Warner Bros.- Seven Arts logo in Black and White

Warner Bros.-Seven Arts was formed in 1967 and became defunct in 1970, when Seven Arts Productions acquired Jack Warner's controlling interest in Warner Bros. for $32 million[1] and merged with it. The deal also included Warner Bros. Records, Reprise Records and the B&W Looney Tunes library (plus the first Merrie Melodie, "Lady, Play Your Mandolin!"). Later that same year, Warner Bros.-Seven Arts purchased Atlantic Records. Head of production was Kenneth Hyman, son of Seven Arts co-founder Eliot Hyman.


W7 Logo

Warner Bros.-Seven Arts was acquired in 1969 by Kinney National Company (which had also acquired National Periodical Publications, later known as DC Comics), who proceeded to delete "Seven Arts" from the company name in 1970, reestablishing it as Warner Bros. Due to a financial scandal over its parking operations, Kinney National spun off its non-entertainment assets in 1972 (as National Kinney Corporation) and changed its name to Warner Communications Inc., which merged with Time, Inc. to form Time Warner in 1990. Since its acquisition by AT&T in June 2018, it is now known as WarnerMedia.

Sound Effects

The Warner Bros

The Warner Bros.-Seven Arts Animation Sound Effects Library

The sound effects used in the W7 cartoons were very unusual. Using very small amount of Hanna-Barbera and WB/Looney Tunes sound effects (mostly rarely used sound effects) for some reasons. Mainly because due to the limitations and budget at that time. The film editors were both Hal Geer and Donald A. Douglas (who was also a film editor at Hanna-Barbera Productions).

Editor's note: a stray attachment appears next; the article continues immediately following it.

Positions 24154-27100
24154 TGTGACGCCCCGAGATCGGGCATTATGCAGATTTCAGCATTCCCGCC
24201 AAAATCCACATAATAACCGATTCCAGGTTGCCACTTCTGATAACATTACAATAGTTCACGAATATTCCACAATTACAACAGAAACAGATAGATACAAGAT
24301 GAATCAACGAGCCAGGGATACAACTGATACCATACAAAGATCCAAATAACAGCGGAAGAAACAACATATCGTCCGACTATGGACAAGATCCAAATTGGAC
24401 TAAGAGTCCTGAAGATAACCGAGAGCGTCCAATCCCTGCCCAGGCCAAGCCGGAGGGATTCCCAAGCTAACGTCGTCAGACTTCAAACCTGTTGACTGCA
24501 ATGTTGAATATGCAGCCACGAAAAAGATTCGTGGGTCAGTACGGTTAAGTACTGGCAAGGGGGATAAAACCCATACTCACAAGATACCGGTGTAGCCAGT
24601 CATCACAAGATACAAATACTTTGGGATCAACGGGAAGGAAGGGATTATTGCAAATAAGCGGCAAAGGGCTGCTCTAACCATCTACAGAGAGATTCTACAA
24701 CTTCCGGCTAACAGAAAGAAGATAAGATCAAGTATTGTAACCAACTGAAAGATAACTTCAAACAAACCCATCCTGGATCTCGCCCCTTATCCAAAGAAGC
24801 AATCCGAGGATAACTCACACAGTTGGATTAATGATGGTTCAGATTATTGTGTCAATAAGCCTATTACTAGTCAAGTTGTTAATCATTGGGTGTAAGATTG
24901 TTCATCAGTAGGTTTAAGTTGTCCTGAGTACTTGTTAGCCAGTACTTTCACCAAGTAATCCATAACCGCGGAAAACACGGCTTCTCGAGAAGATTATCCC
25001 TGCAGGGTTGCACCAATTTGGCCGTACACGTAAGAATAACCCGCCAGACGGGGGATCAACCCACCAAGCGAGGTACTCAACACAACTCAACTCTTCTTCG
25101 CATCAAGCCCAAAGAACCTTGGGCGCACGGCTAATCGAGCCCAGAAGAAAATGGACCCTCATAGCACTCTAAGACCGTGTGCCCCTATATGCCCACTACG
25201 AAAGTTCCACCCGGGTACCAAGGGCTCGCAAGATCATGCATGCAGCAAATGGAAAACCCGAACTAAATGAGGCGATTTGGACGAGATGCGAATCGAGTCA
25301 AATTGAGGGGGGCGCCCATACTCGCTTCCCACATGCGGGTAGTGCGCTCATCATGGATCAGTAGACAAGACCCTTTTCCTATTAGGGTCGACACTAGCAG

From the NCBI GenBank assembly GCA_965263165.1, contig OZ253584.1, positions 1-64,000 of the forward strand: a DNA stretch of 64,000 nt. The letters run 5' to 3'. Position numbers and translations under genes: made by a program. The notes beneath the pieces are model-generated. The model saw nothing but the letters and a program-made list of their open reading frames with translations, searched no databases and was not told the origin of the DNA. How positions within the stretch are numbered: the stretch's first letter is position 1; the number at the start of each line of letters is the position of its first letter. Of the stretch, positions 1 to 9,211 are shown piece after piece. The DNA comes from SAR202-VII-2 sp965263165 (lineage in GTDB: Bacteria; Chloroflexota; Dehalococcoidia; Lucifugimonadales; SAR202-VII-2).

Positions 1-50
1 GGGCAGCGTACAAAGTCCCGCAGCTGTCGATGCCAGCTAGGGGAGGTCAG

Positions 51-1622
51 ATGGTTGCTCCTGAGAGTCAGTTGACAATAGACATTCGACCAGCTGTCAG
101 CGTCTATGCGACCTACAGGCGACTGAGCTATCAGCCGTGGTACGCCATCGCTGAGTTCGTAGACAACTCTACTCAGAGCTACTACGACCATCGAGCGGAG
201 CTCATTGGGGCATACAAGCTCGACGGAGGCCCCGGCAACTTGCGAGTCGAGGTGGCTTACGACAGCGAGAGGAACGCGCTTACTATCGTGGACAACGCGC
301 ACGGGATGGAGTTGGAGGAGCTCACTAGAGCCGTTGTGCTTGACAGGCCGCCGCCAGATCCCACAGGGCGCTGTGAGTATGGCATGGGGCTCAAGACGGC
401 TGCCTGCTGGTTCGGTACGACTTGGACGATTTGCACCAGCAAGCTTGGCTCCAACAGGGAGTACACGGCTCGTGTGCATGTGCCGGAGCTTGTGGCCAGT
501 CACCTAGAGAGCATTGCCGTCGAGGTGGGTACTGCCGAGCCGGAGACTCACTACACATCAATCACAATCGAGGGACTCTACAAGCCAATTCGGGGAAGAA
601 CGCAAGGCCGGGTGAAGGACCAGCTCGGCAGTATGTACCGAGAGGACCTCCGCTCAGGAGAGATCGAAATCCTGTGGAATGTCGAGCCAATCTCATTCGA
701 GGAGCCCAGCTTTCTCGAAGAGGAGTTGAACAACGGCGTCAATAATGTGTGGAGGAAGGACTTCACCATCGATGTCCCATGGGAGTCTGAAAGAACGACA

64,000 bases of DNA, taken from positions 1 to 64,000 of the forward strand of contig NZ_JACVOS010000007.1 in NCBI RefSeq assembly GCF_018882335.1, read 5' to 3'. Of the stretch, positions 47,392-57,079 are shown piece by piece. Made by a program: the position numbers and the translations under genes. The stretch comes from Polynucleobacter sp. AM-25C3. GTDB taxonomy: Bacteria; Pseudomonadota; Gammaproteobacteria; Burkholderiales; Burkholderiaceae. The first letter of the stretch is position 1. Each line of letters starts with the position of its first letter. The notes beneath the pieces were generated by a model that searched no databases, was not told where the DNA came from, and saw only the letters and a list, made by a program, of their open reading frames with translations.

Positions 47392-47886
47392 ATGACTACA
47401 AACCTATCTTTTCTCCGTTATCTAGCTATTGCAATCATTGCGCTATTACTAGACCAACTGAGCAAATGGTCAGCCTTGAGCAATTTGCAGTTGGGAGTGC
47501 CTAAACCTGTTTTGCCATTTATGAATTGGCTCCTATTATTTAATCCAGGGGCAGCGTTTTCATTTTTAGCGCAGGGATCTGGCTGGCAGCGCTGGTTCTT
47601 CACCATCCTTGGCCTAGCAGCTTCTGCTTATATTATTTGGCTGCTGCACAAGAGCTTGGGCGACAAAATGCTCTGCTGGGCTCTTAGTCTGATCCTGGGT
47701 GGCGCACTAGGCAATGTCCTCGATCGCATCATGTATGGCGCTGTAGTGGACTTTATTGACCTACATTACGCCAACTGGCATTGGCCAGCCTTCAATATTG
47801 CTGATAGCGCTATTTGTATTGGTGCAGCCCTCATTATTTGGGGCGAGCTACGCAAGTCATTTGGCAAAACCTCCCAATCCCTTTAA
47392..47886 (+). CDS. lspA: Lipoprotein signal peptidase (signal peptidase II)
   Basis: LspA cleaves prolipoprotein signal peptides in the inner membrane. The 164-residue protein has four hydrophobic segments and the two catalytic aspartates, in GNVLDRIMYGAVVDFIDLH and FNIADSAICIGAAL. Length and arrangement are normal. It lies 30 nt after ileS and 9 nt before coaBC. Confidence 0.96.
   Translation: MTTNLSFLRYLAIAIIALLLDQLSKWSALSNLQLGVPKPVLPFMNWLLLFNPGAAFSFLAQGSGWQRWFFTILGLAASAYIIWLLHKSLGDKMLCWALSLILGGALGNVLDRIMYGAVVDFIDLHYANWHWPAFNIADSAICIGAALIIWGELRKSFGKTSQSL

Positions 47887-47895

The closing title remained the same as the DePatie-Freleng Enterprises shorts from 1963-1967.

Most of the cartoons except "Norman Normal" (1968) used the sound effects. One cartoon "The Great Carrot-Train Robbery" (1969) was very limited on its main sound effects.


Theatrical shorts


  • There were plans to make a cartoon series for Rapid Rabbit from "Rabbit Stew and Rabbits Too!" and Norman from "Norman Normal" as well as a cartoon series adaption of "Mack Sennent’s Keystone Cops", but due to the closure of the WB cartoon studio in 1969, these were all scrapped and never came to fruition.[2]
  • Most of the W7-era Looney Tunes theatrical shorts (especially the Daffy and Speedy cartoons by Alex Lovy) have been widely panned by critics and audiences alike and have been regarded by fans as one of the worst of Warner Bros. Cartoons' output.



  1. Warner Sperling, Cass (Director) (2008). The Brothers Warner (DVD film documentary). Warner Sisters, Inc.
  2. Cartoon Research The Last Warner Bros. Cartoons
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